Polar bears unable to adapt to lack of food in warmer Arctic

Polar bears unable to adapt to lack of food in warmer Arctic

Polar bears are not able to adapt to their behavior to cope with the food losses associated with warmer summers in the Arctic.

Scientists had believed the animals would enter a type of ‘walking hibernation’ when deprived of prey.

However, new research says that the bears simply starve in hotter conditions when there is scarcity of food.

The authors say the implications for survival of the species in a world that is warmer are grim.

Back in 2008 polar bears were listed as a threatened species in the US. The Secretary of the Interior at that time noted that the dramatic decline in sea ice was the greatest threat the bears faced.

Mainly, polar bears survive on a diet of seals that they hunt on the sea ice-but the number of seals is reduced by melting in the summer and as a result, the bears have to struggle in order to find a meal.

There are some researchers who have argued that polar bears would deal with a reduced calorie intake by going into a low-activity state known as “walking hibernation’, similar to the way that many species of bear cope with winter.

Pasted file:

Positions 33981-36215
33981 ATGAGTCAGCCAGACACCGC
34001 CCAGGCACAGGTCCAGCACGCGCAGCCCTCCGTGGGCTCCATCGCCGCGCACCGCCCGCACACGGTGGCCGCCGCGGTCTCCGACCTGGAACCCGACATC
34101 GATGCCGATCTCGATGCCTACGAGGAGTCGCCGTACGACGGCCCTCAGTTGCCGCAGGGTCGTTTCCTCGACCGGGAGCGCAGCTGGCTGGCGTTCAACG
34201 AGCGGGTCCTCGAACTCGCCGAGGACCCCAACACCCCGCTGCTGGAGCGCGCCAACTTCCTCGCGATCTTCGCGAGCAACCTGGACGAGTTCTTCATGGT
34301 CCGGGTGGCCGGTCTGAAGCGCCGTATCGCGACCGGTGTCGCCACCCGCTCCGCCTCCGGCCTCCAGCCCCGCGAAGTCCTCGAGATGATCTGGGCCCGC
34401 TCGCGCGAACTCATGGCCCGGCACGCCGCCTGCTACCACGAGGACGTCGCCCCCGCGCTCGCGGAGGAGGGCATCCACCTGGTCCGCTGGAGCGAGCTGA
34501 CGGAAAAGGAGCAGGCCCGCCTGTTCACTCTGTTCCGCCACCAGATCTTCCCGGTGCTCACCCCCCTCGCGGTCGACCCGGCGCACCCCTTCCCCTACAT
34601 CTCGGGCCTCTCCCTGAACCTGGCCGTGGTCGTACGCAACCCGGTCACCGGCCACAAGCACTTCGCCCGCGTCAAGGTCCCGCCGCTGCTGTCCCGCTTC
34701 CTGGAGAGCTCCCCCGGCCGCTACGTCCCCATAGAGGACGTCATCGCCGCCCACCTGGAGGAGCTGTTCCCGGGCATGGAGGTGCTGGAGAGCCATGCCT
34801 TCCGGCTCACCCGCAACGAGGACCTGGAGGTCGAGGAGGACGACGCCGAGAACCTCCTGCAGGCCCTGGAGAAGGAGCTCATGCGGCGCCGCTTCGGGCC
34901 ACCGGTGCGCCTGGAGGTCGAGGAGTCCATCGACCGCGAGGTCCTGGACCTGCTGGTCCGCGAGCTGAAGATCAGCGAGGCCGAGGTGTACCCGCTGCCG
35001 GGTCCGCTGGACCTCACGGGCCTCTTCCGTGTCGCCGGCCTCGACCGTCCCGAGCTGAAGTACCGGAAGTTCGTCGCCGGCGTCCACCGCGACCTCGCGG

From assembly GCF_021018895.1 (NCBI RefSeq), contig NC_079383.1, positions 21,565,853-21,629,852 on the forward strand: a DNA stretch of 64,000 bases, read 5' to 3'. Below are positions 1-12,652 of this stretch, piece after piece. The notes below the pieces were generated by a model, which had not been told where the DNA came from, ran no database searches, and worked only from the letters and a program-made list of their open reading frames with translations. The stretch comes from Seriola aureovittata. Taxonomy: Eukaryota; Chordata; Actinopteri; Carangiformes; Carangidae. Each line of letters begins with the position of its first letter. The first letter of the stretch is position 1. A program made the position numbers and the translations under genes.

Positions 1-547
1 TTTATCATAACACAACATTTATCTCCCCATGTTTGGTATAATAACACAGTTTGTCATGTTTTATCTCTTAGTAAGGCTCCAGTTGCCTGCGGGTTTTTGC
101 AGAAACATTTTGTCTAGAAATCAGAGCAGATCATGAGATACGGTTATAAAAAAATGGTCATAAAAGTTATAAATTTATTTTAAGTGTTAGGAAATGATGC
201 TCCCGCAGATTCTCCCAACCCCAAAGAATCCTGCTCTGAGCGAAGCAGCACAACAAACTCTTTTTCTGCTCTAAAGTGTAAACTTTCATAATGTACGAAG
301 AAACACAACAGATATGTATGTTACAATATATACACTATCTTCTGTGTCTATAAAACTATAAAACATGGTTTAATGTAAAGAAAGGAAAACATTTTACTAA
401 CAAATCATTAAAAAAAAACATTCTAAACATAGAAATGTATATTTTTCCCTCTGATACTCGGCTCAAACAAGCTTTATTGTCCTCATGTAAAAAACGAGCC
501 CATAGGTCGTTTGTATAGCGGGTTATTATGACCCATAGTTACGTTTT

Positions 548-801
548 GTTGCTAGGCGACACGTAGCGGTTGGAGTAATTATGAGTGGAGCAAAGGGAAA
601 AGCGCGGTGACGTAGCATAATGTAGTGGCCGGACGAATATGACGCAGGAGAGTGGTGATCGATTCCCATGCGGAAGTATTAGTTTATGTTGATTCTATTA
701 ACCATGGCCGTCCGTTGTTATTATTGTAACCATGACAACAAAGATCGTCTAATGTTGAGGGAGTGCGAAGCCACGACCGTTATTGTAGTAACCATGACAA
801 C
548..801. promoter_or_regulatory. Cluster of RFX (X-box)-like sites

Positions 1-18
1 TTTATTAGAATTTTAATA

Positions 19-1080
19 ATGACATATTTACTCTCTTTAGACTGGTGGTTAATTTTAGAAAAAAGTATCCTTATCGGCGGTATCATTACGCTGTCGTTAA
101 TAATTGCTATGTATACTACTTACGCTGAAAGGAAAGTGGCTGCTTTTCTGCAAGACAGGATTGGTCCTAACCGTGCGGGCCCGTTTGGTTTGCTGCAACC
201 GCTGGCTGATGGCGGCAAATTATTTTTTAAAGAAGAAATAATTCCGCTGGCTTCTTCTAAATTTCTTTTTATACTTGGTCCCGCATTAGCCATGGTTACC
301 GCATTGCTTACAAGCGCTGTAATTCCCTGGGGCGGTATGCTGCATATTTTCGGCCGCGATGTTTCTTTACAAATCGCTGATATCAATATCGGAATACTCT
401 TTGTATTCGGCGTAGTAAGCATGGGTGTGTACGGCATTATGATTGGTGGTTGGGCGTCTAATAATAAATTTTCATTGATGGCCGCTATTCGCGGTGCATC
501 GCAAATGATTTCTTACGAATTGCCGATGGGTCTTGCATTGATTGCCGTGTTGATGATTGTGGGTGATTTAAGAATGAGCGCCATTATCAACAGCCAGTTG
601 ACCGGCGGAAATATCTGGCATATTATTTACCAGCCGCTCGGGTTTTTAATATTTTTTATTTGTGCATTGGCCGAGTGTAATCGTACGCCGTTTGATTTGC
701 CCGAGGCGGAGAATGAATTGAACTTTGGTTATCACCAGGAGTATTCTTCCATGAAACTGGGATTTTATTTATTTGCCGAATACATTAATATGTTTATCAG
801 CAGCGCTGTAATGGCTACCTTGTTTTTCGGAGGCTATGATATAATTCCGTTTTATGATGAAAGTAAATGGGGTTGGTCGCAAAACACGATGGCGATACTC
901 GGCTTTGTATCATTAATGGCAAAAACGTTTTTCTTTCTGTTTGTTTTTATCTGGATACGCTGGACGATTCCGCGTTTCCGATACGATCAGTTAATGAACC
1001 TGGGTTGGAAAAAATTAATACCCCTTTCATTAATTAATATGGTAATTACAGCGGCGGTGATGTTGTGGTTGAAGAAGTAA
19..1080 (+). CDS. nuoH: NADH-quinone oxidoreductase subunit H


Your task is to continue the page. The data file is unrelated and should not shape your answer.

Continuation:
Scientists, to test this idea, embarked on a dangerous and expensive trial where they attached satellite collars and surgically implanted logging devices to track the movement of bears and record physiological details.

They studied over 2 dozen bears in the Beaufort Sea, north Alaska.

The made the conclusion that during summer seasons, the bears didn’t slow down, they simply starved when food was short.

“Their metabolism is very much like a typical food limited mammal rather than a hibernating bear,” said John Whiteman from the University of Wyoming, the lead author of the paper.

“If you and I were to be food-limited for weeks on end we would look like the bears’ data”

Though the bears might not be able to change their behavior when it comes to food, they do seem to have a significant adjustment that helps them cope with swimming in cold water.

“They have this ability to temporarily allow the outermost portion of the core of the body to cool off substantially and this protects the innermost vital organs-there was not an expectation of that, it was very surprising,” said Whiteman.

The researchers also detailed extraordinary swimming ability of the bears in the study, with one female surviving a 9 day, 400 mile swim from shore to ice- (follow this link for additional information).

Seven weeks later when she was recaptured, the bear had lost 22% of her body mass as well as her cub.

Scientists say, despite her strong performance in cold water, it does not compensate for the lack of food and inability of the bears to slow down their metabolism response.

“We’ve uncovered what seems to be a fascinating adaptation for swimming in cold artic waters, but I don’t think that is going to play a big role in determining their fate as the loss of hunting opportunities will,” said Whiteman.

“We think this data also points towards their eventual decline.

The paper has been published in the journal Science.



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